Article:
A Skyline Commission would ensure an holistic view of tall building development in the capital, says Peter Murray
London is growing. Its population could well hit 10 million by 2030, which means half a million new jobs and a million more people to be housed. In contrast to pre-war suburban sprawl and post-war New Towns, the London Plan seeks to accommodate this growth within a densified Greater London. This is having a substantial impact on the shape of the city and its buildings.
Research carried out by GL Hearn for New London Architecture (NLA) has found at least 236 buildings over 20 storeys are currently proposed, approved or under construction in London. If they all go ahead, this will mean 33 buildings of between 40 and 49 storeys, and 22 of 50 storeys or more, radically changing the capital’s skyline.
London faces a perfect storm of pressures on the development of tall buildings
Right now, London faces a perfect storm of pressures on the development of tall buildings: a critical housing shortage; rocketing land prices; burgeoning international investment; and boroughs which are dependent on Section 106 agreements and community infrastructure levies to pay for affordable housing and local improvements. On top of that, residential values increase as you go higher, so developers will push for the maximum number of floors. These are pressures of a scale the planning system has not previously had to deal with.
Edward Lister, London’s deputy mayor for planning says, ‘What we can’t do is impose some kind of freeze on the skyline and suspend the capital in stasis’. He believes opportunity area frameworks and local plans provide adequate guidance for boroughs and developers on the right places in which to locate tall buildings and how they should be built. ‘London has struck the right balance between too much prescription and too little control.’
The Guidance on Tall Buildings report published in 2007 by English Heritage and CABE is still relevant. It says that in the right place, tall buildings can make positive contributions to city life, and includes the caveat that if towers are too big and too prominent, they can harm the qualities that people value about a place.
Tall buildings are not as unpopular as they once were: an Ipsos Mori poll commissioned by NLA found that 39 per cent of respondents did not agree with the statement that ‘there are too many tall buildings in London’, compared with 32 per cent who agreed. Also, 45 per cent thought that tall buildings have made London look better, while only 25 per cent disagreed.
People are happier with tall buildings because the architecture has improved. Understandably, 30 St Mary Axe and the Shard are preferred to the system-built concrete tower blocks of the 1960s; but the key problem today is not what the individual buildings look like, but how they relate to the cluster of buildings that surrounds them.
In face of the pressures of growth, the mayor needs to beef up his design advice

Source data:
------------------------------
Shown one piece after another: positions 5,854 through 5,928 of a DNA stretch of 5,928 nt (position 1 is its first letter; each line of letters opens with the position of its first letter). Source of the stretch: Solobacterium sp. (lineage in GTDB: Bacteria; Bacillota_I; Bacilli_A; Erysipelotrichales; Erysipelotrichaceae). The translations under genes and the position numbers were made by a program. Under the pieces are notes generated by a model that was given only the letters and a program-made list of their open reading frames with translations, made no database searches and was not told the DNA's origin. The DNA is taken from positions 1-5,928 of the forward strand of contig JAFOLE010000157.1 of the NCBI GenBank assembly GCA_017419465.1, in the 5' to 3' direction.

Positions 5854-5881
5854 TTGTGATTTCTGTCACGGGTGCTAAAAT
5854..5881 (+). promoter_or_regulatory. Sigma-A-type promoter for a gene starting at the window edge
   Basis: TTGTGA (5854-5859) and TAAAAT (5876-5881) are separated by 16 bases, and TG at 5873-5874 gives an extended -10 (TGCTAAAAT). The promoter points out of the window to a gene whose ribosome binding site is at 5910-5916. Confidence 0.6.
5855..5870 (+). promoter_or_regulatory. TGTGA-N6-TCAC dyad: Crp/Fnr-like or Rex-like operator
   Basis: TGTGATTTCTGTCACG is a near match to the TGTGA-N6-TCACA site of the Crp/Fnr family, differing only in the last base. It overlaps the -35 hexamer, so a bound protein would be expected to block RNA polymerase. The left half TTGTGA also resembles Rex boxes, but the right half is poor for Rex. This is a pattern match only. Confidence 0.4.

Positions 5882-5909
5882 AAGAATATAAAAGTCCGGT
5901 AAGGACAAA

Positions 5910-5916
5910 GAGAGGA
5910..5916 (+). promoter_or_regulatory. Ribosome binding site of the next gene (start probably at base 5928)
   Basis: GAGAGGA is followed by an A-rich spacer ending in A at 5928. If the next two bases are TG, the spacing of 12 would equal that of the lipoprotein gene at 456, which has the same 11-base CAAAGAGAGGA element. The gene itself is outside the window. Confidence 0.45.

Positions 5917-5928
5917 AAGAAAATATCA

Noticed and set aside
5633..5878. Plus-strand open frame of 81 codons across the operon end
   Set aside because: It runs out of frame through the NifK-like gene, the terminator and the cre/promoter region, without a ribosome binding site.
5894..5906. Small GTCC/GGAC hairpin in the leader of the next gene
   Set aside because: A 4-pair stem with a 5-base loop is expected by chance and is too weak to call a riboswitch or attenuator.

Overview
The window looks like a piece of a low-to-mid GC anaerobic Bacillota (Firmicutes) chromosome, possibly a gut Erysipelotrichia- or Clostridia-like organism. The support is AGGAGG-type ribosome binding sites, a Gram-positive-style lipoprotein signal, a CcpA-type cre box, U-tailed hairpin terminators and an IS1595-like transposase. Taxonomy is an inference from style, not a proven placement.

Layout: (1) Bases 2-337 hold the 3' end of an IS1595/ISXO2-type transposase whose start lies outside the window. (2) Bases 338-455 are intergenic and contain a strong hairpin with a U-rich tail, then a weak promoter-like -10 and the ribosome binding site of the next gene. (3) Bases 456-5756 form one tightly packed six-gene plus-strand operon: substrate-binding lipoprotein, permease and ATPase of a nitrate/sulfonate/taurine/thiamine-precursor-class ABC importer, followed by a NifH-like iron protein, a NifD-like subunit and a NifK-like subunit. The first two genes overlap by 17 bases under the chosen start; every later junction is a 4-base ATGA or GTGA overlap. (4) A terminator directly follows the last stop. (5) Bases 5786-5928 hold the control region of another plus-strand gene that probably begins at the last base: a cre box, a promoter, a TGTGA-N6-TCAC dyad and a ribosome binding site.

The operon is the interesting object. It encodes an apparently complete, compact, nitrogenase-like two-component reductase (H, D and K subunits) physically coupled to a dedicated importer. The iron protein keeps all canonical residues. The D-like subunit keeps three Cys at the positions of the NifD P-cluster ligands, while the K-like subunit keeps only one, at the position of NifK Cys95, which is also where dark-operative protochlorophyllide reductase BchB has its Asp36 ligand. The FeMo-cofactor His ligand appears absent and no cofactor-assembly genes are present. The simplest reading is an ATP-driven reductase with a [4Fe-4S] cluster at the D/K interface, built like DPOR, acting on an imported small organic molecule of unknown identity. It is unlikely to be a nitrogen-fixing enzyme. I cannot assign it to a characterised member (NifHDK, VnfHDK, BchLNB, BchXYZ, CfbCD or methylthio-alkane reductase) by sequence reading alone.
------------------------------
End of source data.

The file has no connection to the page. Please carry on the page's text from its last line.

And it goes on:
London’s approach to planning has traditionally been pragmatic and responsive, and the variety and vitality that it produces is a part of the city’s DNA. It generates a character that could well be damaged by more formal controls, yet in face of the pressures of growth, the mayor clearly needs to beef up his design advice. We propose that he sets up a London Skyline Commission – a group which understands design and planning, and can look at the totality of tall building development in London and assess its impact on the shape of the city. To support the commission the mayor should fund a 3D visualisation of the whole Greater London area that would allow new proposals to be seen in the wider context. The impact of buildings could be studied by moving through the model instead of the static photos used today. This digital model would be a valuable tool for public consultation.
The commission could provide design review, taking into account historic context as well as new buildings emerging in the vicinity. It could provide advice throughout the process, from the selection of architects through to detailed construction. It could help to ensure that as London goes through this period of unprecedented growth and stretched local authority resources, we do not repeat the mistakes of the 1960s.
NLA believes that an open and informed debate about the pressures of housing a fast-growing city, and the resulting solutions, is essential in the development of a better city. The scale of change revealed in the NLA/GL Hearn study will come as a surprise to many, and we believe the discussion that emerges will have a positive impact on the buildings that will enhance our skyline in the future.
- Peter Murray is chairman of New London Architecture, London’s centre for the built environment. The NLA’s London’s Growing Up! exhibition is at the Building Centre, 26 Store Street, London WC1 until 12 June; admission free.